So I say back to them I like you/love you and then say ok let's do xyz. It took awhile but they realised eventually I wasn't going to say I didn't like them back and they have stopped doing it for the most part. It's testing of the boundaries.

HerRoyalNotness Tue 15-Sep-15 15:26:45

... I've also said , you don't have to like me, but let's get on with homework now...

christinarossetti Tue 15-Sep-15 15:31:34

I agree with chillyegg. A new baby is a big adjustment for all children, even more so if your dd has already experienced her parents separating, a new father figure moving in etc.

I'm guessing that she's just started school too?

Help her to talk about her feelings - maybe say 'you sound angry' when she is 'nasty', and cut her lots and lots of slack. She's little and adapting to a lot.

christinarossetti Tue 15-Sep-15 15:33:00

P.S. Don't say that nothing will change when the baby is here. It will, very dramatically as you know from when your first baby arrived.

Talk with her what the changes will be and how you will all adapt.

Straightjacketneeded Tue 15-Sep-15 15:35:40

I do feel frustrated because I want her to tell me how she feels but I understand shes only little. I just don't want my partner to think I'm telling him to cut her some slack just because shes my daughter. We both have different parenting styles as well so that doesn't help. We've been together for a year.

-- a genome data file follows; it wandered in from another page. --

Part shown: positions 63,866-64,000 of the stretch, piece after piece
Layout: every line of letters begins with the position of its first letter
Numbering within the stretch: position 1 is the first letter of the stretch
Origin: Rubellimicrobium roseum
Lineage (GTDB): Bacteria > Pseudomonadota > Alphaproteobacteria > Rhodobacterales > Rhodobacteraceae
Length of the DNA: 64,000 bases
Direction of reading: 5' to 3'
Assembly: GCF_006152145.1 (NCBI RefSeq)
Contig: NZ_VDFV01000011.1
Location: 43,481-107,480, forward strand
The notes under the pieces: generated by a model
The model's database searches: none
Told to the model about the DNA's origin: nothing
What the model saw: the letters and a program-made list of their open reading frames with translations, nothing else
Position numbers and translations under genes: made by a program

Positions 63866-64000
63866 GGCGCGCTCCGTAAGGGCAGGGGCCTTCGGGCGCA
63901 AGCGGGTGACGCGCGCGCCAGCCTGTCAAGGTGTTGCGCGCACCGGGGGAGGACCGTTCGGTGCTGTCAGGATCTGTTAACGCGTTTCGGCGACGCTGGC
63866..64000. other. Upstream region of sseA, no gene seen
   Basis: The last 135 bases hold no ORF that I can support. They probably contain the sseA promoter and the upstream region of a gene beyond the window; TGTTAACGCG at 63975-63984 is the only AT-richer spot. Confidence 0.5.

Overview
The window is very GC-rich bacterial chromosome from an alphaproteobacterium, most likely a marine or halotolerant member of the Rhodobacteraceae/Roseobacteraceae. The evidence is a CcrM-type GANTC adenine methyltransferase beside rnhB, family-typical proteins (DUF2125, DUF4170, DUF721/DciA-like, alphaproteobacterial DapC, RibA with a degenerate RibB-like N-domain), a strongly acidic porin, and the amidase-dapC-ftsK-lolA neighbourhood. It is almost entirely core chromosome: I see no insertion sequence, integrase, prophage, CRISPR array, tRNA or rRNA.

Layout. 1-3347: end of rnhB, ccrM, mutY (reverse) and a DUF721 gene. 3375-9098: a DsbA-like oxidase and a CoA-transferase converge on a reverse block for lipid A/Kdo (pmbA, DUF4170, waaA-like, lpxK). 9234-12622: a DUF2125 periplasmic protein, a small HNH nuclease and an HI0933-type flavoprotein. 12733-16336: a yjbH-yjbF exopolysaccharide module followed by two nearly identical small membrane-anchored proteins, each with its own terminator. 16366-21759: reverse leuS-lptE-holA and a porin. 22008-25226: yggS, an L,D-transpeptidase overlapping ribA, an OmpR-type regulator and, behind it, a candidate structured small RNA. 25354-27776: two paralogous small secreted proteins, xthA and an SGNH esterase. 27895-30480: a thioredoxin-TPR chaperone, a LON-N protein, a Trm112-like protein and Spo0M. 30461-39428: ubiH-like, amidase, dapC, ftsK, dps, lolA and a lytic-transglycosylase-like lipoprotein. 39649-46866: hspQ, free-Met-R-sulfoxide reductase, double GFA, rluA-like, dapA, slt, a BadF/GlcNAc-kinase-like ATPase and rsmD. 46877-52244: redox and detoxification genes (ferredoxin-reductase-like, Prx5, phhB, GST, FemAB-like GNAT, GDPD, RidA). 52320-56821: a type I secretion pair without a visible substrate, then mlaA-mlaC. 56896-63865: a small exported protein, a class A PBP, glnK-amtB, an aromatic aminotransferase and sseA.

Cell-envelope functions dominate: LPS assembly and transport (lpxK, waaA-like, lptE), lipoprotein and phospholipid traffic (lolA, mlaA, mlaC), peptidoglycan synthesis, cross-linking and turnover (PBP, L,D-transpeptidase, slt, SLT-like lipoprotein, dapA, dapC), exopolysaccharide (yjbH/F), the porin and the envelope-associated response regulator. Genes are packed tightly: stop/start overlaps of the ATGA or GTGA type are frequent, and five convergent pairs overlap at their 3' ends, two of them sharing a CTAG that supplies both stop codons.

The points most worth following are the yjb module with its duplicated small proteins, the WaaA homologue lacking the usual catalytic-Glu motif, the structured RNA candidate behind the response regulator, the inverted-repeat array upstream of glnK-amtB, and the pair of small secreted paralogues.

Bellebella Tue 15-Sep-15 15:39:13

Maybe it's all too much too soon for her and she is finding it difficult. He has only been living with you for 6 months and already you are giving her a sibling. It's all very big changes for a little girl especially if she also witnessed you and her dad break up.

I would just keep reassuring her and talking to her, does she have her dad in her life at all?

perhaps she and your oh can think of an activity to do every week together that can continue when baby is here.

willconcern Tue 15-Sep-15 15:41:04

Has your DP tried replying (when she says she doesn't like him), "that's such a shame, because I love you very much". He needs to keep acting like he always has done, and she'll see nothing is changing.

Saying "I don't like you" in response to being told off/asked to do something she doesn't want to do is normal 4 year old behaviour. A 4 year old can't articulate further than that. I remember my 5 year old saying to his friends, "if you don't do x, I won't be your friend" - kind of similar. It's a childish way of taking a stand, before they've learnt any real negotiation skills.

I also think you are putting ideas in her head, asking her if she's jealous. You're putting adult perceptions onto a 4 year old, who probably hadn't considered the new baby as anything other than a bump at the moment. Concentrate on involving her - getting her to listen to the bump, feel the bump, encourage her to love the baby, not fear it.